Indian Bharatiya Janata Party member of parliament for Bhopal constituency Pragya Singh Thakur has accused political opponents of using 'black magic' to harm Prime Minister Narendra Modi's Hindu nationalist party after the deaths of three of its top members this month. Photo: AFP/Money Sharma

It wasn’t enough for her to proclaim that cow urine is a cure for cancer.

Now a firebrand Hindu nun-turned-lawmaker has suggested that political opponents are using “black magic” to harm Prime Minister Narendra Modi’s Hindu nationalist party, after three top members died this month.

“I met a holy man during the elections who warned that the opposition might use black magic and killing powers against the BJP,” said the controversial, newly elected Sadhvi Pragya Thakur from Modi’s Hindu-nationalist Bharatiya Janata Party.

“He warned because of the evil powers bad times are upon us and it would harm the party and the leaders who are efficient, hardworking and manage the party affairs,” she said in Bhopal, adding that the saint cautioned her to take “precautions.”

On Saturday finance minister Arun Jaitley died, following Babulal Gaur, a former state chief minister, and former foreign minister Sushma Swaraj earlier this month. All had been suffering from long illnesses.

Thakur became a national lawmaker in elections earlier this year despite being charged with terrorism and criminal conspiracy over a deadly 2008 bomb blast.

The bombing that killed six people and injured more than 100 others was one of scores of attacks that investigators said were carried out by Hindu militant groups to target Muslims.

Police say her motorbike was used to carry the explosives used in the attack in Malegaon, and that she took part in a key planning meeting before it was staged.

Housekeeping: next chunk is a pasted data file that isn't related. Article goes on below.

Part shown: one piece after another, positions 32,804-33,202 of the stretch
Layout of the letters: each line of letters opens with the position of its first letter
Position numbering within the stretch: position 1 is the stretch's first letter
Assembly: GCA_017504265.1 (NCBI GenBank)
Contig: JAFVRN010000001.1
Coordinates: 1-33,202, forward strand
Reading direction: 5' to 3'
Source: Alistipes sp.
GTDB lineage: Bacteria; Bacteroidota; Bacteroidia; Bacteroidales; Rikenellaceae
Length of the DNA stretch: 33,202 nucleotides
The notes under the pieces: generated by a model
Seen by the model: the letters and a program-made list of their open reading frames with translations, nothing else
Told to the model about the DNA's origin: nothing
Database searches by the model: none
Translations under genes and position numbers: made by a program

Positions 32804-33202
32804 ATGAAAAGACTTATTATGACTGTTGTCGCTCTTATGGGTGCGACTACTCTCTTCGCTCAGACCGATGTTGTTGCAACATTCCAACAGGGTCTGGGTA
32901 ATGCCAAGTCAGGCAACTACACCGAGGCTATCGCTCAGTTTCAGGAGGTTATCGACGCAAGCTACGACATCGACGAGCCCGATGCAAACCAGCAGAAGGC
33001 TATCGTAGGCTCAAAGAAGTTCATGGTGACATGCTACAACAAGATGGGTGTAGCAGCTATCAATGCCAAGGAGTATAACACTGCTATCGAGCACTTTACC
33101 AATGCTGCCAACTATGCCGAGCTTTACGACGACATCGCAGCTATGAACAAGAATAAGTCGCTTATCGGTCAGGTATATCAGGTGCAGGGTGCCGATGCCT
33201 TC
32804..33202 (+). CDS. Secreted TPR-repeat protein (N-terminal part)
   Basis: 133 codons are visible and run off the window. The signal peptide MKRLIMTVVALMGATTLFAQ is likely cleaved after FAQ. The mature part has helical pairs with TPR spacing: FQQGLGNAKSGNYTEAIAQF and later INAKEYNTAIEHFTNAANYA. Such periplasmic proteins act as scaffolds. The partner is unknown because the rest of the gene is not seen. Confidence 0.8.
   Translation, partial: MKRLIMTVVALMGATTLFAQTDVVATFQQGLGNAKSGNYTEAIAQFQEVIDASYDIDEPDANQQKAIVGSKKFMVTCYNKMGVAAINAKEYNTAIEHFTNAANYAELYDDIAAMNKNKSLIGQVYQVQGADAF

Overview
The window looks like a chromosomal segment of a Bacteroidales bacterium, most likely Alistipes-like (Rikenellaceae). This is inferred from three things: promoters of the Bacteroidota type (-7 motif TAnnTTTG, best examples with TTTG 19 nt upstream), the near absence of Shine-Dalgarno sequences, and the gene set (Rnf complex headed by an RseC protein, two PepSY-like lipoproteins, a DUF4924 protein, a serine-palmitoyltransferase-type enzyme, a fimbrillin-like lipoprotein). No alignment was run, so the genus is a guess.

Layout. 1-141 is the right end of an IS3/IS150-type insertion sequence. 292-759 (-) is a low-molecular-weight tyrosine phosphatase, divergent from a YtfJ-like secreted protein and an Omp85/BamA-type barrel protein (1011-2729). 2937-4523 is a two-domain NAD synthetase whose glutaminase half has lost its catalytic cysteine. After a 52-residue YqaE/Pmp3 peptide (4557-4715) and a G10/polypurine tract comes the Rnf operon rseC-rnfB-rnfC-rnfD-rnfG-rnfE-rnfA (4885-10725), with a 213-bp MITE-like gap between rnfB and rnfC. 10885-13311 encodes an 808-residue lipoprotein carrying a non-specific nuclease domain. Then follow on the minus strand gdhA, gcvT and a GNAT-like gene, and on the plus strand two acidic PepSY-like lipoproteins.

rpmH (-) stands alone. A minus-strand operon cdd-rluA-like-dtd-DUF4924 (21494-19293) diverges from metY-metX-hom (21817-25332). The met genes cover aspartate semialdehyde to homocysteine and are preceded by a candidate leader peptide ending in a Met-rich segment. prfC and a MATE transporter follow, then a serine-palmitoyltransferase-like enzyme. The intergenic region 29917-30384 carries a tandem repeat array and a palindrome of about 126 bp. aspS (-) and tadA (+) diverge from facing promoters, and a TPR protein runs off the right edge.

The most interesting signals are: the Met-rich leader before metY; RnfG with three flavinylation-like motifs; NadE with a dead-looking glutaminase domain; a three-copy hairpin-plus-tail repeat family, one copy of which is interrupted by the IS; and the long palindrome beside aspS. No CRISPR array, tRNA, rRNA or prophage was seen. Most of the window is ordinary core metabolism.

Thakur spent nine years in detention as India’s notoriously slow legal system dragged on. Released on bail in 2017, she denies the charges and accuses then-ruling Congress party of implicating her to defame Hindus.

She also dubbed this year’s general election a dharma yuddha or religious war, Asian News International reported.

She won an emphatic victory, taking 62 percent of the vote for a seat in the central industrial city of Bhopal.

Indian election rules allow anyone to stand for office as long as the candidate has not been convicted of a crime.

Thakur only joined the BJP in April and the party stunned many when it named her as a parliamentary candidate the next month.

She courted controversy throughout the campaign, telling journalists that the radical Hindu who assassinated Indian independence hero Mahatma Gandhi was a “patriot.” That remark earned her a rebuke from Modi.

Thakur also raised eyebrows by claiming that drinking cow urine had helped cure her cancer and extolling the benefits of drinking a concoction of milk, butter and cow dung.

The BJP has regularly jumped to her defense. Party president Amit Shah, now India’s home affairs minister, has called the terrorism charges against her “fake.”

The Congress party, which was trounced in the election, has denounced her as symbolic of the rise of extreme Hindu nationalism in India under Modi.

A spokesperson for the Congress said Tuesday that the 49-year-old has lost her mental balance and advised her to undergo treatment.

But then what we now call mental illness used to be (and in some places still is) called . . . witchcraft.

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